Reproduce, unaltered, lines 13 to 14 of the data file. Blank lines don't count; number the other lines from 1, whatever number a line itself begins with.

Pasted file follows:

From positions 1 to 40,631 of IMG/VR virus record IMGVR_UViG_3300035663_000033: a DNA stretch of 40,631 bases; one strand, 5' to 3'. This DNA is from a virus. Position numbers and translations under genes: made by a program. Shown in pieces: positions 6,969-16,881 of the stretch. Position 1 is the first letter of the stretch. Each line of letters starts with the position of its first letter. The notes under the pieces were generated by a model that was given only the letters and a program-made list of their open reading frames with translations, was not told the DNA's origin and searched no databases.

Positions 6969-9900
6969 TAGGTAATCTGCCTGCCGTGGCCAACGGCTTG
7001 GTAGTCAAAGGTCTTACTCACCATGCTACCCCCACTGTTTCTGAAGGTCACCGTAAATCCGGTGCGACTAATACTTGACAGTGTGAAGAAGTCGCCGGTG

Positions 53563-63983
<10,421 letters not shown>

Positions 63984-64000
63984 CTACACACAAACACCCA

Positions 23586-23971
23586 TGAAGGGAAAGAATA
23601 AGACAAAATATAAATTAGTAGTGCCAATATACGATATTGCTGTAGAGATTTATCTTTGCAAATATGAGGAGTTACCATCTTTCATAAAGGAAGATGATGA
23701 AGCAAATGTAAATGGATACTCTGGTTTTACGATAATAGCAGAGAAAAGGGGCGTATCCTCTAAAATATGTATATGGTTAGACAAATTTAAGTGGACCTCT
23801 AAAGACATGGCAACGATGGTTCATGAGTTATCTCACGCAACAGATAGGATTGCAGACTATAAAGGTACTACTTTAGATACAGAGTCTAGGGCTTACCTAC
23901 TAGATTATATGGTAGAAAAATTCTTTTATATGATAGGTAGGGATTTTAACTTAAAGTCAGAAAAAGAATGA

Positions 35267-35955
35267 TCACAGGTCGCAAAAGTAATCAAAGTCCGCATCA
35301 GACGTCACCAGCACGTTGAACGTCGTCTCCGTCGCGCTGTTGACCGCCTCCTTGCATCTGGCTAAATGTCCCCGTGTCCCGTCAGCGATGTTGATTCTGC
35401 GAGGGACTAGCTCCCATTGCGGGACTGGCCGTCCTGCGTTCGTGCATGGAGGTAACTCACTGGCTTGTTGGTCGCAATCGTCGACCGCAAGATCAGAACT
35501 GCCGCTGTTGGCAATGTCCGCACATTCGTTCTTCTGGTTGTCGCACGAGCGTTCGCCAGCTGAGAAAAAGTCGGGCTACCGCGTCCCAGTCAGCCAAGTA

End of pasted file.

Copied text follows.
23801 AAAGACATGGCAACGATGGTTCATGAGTTATCTCACGCAACAGATAGGATTGCAGACTATAAAGGTACTACTTTAGATACAGAGTCTAGGGCTTACCTAC
23901 TAGATTATATGGTAGAAAAATTCTTTTATATGATAGGTAGGGATTTTAACTTAAAGTCAGAAAAAGAATGA